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dc.contributor.authorWalton, D
dc.contributor.authorCarroll, L
dc.contributor.authorKasch, H
dc.contributor.authorSterling, M
dc.contributor.authorVerhagen, A
dc.contributor.authorMac Dermid, J
dc.contributor.authorGross, A
dc.contributor.authorSantaguida, L
dc.contributor.authorCarlesso, L
dc.contributor.authorReid, Duncan Arthur
dc.date.accessioned2013-12-01T19:42:36Z
dc.date.available2013-12-01T19:42:36Z
dc.date.copyright2013
dc.date.issued2013-12-02
dc.identifier.citationOpen Orthopaedics, vol.7(Suppl 4: M2), pp.494 - 505 (11)
dc.identifier.urihttp://hdl.handle.net/10292/6045
dc.description.abstractGiven the challenges of chronic musculoskeletal pain and disability, establishing a clear prognosis in the acute stage has become increasingly recognized as a valuable approach to mitigate chronic problems. Neck pain represents a condition that is common, potentially disabling, and has a high rate of transition to chronic or persistent problems. As a field of research, prognosis in neck pain has stimulated several empirical primary research papers, and a number of systematic reviews. As part of the International Consensus on Neck (ICON) project, we sought to establish the general state of knowledge in the area through a structured, systematic review of systematic reviews (overview). An exhaustive search strategy was created and employed to identify the 13 systematic reviews (SRs) that served as the primary data sources for this overview. A decision algorithm for data synthesis, which incorporated currency of the SR, risk of bias assessment of the SRs using AMSTAR scoring and consistency of findings across SRs, determined the level of confidence in the risk profile of 133 different variables. The results provide high confidence that baseline neck pain intensity and baseline disability have a strong association with outcome, while angular deformities of the neck and parameters of the initiating trauma have no effect on outcome. A vast number of predictors provide low or very low confidence or inconclusive results, suggesting there is still much work to be done in this field. Despite the presence of multiple SR and this overview, there is insufficient evidence to make firm conclusions on many potential prognostic variables. This study demonstrates the challenges in conducting overviews on prognosis where clear synthesis critieria and a lack of specifics of primary data in SR are barriers.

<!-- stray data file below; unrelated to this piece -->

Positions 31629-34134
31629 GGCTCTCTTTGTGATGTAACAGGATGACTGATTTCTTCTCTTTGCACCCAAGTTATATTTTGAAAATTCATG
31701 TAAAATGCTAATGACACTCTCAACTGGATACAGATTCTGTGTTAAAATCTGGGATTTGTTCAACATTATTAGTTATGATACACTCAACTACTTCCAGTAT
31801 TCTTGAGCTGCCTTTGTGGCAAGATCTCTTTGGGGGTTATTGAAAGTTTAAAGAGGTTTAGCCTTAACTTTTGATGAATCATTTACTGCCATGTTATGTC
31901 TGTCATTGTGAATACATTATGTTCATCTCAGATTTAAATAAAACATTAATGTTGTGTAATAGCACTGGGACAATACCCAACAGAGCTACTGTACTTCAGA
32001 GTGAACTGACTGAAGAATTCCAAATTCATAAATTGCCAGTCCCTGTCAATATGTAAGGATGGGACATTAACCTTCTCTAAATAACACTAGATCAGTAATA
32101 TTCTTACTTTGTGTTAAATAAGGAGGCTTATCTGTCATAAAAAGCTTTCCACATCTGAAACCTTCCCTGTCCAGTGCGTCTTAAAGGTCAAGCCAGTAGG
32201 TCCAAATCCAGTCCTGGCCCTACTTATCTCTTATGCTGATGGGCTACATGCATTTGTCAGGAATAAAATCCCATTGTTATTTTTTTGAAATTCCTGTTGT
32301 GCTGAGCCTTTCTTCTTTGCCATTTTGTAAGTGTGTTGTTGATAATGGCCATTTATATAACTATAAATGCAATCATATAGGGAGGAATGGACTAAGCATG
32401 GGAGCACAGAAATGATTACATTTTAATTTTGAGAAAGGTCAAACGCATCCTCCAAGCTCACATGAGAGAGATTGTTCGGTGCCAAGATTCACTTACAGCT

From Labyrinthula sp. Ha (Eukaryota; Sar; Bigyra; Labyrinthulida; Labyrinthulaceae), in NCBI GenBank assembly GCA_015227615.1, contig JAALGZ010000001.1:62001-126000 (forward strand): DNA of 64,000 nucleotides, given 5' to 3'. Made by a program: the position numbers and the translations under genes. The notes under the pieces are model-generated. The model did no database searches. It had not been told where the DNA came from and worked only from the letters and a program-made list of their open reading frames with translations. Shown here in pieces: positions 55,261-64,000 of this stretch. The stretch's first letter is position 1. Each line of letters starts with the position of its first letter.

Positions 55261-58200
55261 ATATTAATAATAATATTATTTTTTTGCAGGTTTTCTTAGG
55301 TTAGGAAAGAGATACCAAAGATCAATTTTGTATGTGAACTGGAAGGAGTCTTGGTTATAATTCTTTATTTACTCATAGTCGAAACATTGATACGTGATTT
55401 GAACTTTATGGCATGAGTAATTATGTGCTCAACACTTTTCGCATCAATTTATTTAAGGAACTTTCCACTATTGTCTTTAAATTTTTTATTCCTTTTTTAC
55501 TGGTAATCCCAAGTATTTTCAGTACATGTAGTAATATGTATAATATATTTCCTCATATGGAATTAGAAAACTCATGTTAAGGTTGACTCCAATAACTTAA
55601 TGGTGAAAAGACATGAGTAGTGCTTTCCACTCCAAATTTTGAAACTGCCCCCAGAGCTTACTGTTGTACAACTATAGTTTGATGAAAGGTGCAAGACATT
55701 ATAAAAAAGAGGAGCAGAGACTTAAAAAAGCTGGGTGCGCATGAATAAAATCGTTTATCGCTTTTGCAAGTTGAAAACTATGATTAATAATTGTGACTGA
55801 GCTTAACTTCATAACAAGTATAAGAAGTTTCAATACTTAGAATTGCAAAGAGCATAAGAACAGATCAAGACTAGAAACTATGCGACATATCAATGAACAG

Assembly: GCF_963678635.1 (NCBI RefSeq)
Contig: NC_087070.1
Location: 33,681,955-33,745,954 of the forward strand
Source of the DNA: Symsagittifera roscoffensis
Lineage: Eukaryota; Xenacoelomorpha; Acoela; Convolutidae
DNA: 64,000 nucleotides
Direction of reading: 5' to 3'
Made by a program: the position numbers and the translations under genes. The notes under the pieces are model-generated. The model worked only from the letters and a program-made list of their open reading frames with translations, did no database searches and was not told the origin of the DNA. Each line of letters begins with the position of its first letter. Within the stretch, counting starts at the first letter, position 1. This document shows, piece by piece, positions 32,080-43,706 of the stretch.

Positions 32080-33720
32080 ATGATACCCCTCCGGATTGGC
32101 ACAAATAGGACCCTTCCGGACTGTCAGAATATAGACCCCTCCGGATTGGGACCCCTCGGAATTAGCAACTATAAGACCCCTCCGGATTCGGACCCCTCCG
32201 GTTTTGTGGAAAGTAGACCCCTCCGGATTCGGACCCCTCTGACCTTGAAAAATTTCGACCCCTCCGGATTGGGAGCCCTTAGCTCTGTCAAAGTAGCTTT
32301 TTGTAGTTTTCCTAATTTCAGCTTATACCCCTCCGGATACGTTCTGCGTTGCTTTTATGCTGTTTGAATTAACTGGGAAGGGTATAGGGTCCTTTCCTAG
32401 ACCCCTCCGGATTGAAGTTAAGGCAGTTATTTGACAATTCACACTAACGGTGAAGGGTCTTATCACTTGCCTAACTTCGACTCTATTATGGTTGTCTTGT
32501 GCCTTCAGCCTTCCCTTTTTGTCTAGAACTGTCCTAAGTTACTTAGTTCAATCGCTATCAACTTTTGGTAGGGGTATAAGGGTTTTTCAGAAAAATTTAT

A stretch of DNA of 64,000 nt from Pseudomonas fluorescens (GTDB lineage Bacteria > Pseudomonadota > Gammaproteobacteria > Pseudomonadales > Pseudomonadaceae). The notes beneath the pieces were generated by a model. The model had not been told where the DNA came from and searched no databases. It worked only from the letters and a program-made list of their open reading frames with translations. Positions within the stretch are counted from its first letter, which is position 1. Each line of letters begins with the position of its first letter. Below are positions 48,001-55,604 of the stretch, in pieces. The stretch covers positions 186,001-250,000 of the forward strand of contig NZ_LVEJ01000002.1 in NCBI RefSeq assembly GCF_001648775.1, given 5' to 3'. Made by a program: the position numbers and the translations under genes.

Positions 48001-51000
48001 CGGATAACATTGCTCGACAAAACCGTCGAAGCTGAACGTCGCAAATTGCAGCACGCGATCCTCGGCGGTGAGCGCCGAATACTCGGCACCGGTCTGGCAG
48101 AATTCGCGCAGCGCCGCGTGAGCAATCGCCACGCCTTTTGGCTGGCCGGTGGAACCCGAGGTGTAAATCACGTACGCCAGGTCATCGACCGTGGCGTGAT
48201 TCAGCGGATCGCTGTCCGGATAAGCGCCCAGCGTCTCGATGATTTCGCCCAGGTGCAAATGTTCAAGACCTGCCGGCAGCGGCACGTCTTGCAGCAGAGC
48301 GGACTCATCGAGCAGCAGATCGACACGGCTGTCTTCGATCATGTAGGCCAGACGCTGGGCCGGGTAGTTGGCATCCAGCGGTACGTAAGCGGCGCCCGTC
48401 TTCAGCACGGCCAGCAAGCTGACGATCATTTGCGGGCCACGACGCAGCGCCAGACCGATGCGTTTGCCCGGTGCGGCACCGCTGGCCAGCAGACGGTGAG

dc.publisherBentham Open
dc.rightsFor authors of Bentham Open there is no restriction to authors for self-archiving of pre-refereeing preprints nor refereed postprints. The same applies for all authors who opt to publish their articles as open access for Bentham Science Publishers journals, in which case the publisher's version/PDF of the published article can be used for self-archiving.
dc.subjectOverview
dc.subjectPrognosis
dc.subjectWhiplash
dc.subjectNon-specific neck pain
dc.subjectWork-related neck pain
dc.titleAn overview of systematic reviews on prognostic factors in neck pain: results from the International Collaboration on Neck Pain (ICON) project
dc.typeJournal Article
dc.rights.accessrightsOpenAccess
dc.identifier.doi10.2174/1874325001307010494
aut.relation.endpage505
aut.relation.issueSuppl 4: M2
aut.relation.pages11
aut.relation.startpage494
aut.relation.volume7
pubs.elements-id157623


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